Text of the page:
Slowly but surely, institutions, government leaders, and organizations are working to create a more gender-equitable future for the next generation. But when it comes down to an individual level, how can men and boys work to create a more gender-equitable future on a day-to-day basis?
Platform businesses are not necessarily the financial success that their market valuations suggest, even if they have a dedicated community who use them. Now, however, networks of like-minded people and organizations are emerging to accelerate a first wave of digital co-operative enterprises.
With an increase in access to technology, there’s a growing movement for democratizing access to data. Part of that shift has been a call for open government — making government data more accessible and involving citizens in decision-making. To explore the benefits of open government to the world of social impact, we sat down with five passionate public servants leading this work.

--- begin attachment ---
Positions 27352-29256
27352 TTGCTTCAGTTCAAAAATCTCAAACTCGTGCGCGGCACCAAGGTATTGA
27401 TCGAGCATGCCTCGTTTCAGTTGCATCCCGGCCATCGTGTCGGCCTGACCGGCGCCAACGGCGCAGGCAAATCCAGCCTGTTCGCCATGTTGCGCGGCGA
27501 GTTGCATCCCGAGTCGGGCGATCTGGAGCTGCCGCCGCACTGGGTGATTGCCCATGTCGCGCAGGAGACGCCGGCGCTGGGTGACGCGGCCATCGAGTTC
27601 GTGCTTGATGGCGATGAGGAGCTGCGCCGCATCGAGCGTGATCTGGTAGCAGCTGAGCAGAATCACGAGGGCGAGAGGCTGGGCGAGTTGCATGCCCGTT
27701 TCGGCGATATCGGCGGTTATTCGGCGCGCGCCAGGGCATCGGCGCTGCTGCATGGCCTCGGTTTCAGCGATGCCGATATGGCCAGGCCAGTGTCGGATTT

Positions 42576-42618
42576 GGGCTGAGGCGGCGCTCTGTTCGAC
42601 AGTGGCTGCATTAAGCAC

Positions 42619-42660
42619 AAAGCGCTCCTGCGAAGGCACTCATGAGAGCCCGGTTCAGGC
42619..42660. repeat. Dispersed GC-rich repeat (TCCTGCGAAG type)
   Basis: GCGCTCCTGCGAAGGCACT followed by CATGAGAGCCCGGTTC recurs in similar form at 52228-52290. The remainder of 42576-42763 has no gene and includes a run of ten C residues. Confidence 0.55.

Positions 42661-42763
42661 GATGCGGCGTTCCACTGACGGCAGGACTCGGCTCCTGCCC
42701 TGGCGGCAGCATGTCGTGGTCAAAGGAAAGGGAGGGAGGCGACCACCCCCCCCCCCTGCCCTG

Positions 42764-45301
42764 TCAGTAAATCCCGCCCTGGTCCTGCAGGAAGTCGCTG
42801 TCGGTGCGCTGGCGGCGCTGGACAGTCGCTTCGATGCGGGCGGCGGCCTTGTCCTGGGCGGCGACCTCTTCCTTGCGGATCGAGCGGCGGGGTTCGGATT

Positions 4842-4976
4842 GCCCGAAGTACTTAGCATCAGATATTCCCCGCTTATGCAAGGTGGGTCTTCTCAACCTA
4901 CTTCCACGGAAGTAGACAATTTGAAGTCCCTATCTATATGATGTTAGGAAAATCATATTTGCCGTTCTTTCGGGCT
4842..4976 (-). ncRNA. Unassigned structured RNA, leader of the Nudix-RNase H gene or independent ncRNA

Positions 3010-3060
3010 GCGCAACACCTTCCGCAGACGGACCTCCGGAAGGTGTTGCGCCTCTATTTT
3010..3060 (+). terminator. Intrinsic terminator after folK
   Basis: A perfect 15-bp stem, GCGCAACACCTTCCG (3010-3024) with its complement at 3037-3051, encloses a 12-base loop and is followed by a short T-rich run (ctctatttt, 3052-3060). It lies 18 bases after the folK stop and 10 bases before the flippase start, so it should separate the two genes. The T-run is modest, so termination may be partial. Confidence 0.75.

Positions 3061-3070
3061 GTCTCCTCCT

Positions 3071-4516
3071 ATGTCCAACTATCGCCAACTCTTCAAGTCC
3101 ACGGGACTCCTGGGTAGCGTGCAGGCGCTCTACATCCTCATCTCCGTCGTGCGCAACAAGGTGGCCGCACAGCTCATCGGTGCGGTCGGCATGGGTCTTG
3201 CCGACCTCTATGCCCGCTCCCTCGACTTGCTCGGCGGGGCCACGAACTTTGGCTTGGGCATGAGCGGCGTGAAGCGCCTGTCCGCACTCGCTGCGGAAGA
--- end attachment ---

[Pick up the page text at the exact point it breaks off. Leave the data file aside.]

As cultural perspectives shift, so do a country's expectations of its governance and systems — so it's not entirely surprising that in July, Canada’s federal government announced nearly $2 million in funding to help advance gender equality in Canada’s justice system. But exactly where is that inequality showing up most, and how are national women’s organizations tackling these issues?
In order to create a future where artificial intelligence helps us create lasting social impact, the social sector needs to catch up. In this final article in James Stauch and Alina Turner’s series on AI and social impact, we explore the five competencies needed in order to successfully realize that future.
Canada's federal government has made significant moves to support individuals with lived experience of disability in recent months — from passing the Accessible Canada Act to investing in AccessNow, an app that maps accessible locations across the country. But how can Canadians be better advocates for accessibility on an individual level?